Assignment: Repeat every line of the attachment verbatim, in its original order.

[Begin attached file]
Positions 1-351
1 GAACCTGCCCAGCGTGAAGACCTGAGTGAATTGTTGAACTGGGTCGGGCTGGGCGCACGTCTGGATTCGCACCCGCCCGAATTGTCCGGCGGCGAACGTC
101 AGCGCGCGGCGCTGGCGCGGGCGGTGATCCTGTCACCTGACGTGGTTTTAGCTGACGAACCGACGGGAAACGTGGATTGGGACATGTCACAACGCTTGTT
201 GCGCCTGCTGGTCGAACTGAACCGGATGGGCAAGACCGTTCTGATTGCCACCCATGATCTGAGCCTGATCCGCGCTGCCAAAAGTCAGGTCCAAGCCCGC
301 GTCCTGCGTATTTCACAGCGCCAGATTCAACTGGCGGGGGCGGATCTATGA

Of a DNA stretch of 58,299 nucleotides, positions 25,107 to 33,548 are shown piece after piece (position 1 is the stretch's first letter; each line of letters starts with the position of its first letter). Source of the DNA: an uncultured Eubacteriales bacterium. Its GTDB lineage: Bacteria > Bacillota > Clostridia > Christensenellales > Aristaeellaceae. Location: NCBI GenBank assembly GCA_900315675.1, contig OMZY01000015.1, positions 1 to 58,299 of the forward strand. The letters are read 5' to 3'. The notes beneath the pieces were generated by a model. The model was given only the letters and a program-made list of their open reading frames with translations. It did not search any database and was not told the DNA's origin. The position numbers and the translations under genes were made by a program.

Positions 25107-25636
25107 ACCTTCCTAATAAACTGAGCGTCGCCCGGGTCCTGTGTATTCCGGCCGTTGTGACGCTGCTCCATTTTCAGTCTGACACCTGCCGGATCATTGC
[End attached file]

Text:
Positions 1-351
1 GAACCTGCCCAGCGTGAAGACCTGAGTGAATTGTTGAACTGGGTCGGGCTGGGCGCACGTCTGGATTCGCACCCGCCCGAATTGTCCGGCGGCGAACGTC
101 AGCGCGCGGCGCTGGCGCGGGCGGTGATCCTGTCACCTGACGTGGTTTTAGCTGACGAACCGACGGGAAACGTGGATTGGGACATGTCACAACGCTTGTT
201 GCGCCTGCTGGTCGAACTGAACCGGATGGGCAAGACCGTTCTGATTGCCACCCATGATCTGAGCCTGATCCGCGCTGCCAAAAGTCAGGTCCAAGCCCGC
301 GTCCTGCGTATTTCACAGCGCCAGATTCAACTGGCGGGGGCGGATCTATGA

Of a DNA stretch of 58,299 nucleotides, positions 25,107 to 33,548 are shown piece after piece (position 1 is the stretch's first letter; each line of letters starts with the position of its first letter). Source of the DNA: an uncultured Eubacteriales bacterium. Its GTDB lineage: Bacteria > Bacillota > Clostridia > Christensenellales > Aristaeellaceae. Location: NCBI GenBank assembly GCA_900315675.1, contig OMZY01000015.1, positions 1 to 58,299 of the forward strand. The letters are read 5' to 3'. The notes beneath the pieces were generated by a model. The model was given only the letters and a program-made list of their open reading frames with translations. It did not search any database and was not told the DNA's origin. The position numbers and the translations under genes were made by a program.

Positions 25107-25636
25107 ACCTTCCTAATAAACTGAGCGTCGCCCGGGTCCTGTGTATTCCGGCCGTTGTGACGCTGCTCCATTTTCAGTCTGACACCTGCCGGATCATTGC